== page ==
BBC, YWK

Juvenile Banded Bay Cuckoo fed by adult Common Iora at Kranji Marsh on 28 July 2019 by Yeong Wai Kai.

WS, AT

Wood Sandpiper at Neo Tiew Harvest Lane on 28 July 2019 by Art Toh.

Shorebirds were also reported at the Sungei Buloh Wetland Reserve. As early as 7 July 2019, Whimbrel Numenius phaeopus were seen huddling together at the main pond by William Legge. Other shorebirds reported were a lone Common Redshank Tringa totanus on 14 July 2019 (Adrian Silas Tay), and Pacific Golden Plover Pluvialis fulva on 23 July 2019 (YK Han). The Lesser Adjutant Leptoptilos javanicus were also spotted on 7 July 2019 by YK Han, 14 July 2019 perched on a tree at Platform 2 by Adrian Silas Tay and two overflying birds on 20 July 2019 by Ng Wei Khim & Ng Wee Hao.

Two adults and a juvenile Buffy Fish Owl Ketupa ketupu were reported at the newly opened Jurong Lake Garden on 21 July 2019 by Yeong Wai Kai and seen again on 27 July 2019 by Ang Siew Siew, while the White-headed Munia Lonchura striata was also spotted on 23 July 2019 by Vincent Chin. The munia species was also seen along the Ulu Pandan Park Connector Network on 18 July 2019 by Brenda Chua LH, while further afield, a Pacific Reef Heron Egretta sacra was spotted at the West Coast Park on 22 July 2019 by John Marriott.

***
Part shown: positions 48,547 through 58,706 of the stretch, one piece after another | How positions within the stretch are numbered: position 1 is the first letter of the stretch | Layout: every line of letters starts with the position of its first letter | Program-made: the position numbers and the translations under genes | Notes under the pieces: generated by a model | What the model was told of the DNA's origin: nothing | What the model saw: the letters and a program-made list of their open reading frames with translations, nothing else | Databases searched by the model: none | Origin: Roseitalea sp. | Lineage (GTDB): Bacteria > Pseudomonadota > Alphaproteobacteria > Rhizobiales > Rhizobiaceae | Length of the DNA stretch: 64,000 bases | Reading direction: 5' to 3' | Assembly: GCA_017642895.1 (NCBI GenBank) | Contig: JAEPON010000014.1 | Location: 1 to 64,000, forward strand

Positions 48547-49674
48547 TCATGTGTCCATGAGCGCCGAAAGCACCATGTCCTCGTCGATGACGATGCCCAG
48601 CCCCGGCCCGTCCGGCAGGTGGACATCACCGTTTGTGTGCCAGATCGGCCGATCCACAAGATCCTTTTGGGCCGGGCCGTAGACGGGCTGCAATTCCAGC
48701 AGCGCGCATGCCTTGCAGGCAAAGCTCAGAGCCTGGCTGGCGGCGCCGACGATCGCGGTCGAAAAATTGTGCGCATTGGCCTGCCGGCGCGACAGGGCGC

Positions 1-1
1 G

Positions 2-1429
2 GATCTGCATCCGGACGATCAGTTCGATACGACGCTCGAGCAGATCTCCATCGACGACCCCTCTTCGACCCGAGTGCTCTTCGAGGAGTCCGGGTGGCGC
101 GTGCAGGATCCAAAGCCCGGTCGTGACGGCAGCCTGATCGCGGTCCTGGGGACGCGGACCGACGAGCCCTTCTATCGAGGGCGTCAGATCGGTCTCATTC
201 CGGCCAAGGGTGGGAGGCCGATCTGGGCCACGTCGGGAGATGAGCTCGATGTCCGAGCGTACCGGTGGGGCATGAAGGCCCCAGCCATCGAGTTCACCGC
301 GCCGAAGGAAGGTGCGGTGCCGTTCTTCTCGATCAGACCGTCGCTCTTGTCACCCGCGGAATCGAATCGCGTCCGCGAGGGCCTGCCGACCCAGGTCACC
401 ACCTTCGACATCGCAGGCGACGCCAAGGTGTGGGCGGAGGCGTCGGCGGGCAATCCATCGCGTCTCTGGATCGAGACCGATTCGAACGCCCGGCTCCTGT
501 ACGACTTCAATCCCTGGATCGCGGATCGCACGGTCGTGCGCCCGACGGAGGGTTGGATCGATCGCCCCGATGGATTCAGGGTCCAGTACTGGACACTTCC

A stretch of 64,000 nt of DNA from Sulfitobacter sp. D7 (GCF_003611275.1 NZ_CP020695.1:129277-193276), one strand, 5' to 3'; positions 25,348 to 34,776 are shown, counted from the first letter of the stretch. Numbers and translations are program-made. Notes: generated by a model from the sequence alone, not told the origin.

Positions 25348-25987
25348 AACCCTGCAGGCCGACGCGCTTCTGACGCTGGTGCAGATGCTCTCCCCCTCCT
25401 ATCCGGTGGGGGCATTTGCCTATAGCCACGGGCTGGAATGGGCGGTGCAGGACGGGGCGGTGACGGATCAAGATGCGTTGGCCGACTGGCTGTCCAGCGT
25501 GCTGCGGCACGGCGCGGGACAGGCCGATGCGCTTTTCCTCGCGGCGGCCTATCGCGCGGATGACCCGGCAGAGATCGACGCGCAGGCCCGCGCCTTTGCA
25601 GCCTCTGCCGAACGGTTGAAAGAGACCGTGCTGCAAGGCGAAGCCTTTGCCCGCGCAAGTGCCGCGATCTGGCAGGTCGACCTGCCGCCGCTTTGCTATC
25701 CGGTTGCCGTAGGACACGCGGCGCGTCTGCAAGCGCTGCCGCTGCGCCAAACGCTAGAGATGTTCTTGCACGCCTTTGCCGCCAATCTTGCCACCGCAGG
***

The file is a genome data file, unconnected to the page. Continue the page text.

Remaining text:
Abbreviations:
CCNR: Central Catchment Nature Reserve
DFNP: Dairy Farm Nature Park

This report is written by Geoff Lim and edited by Tan Gim Cheong. We are grateful for the birders and photographers whose postings in various Facebook birding pages, bird forums, individual reports and extracts from eBird make up this report. This compilation is not a complete list of birds recorded for the month and not all the records were verified.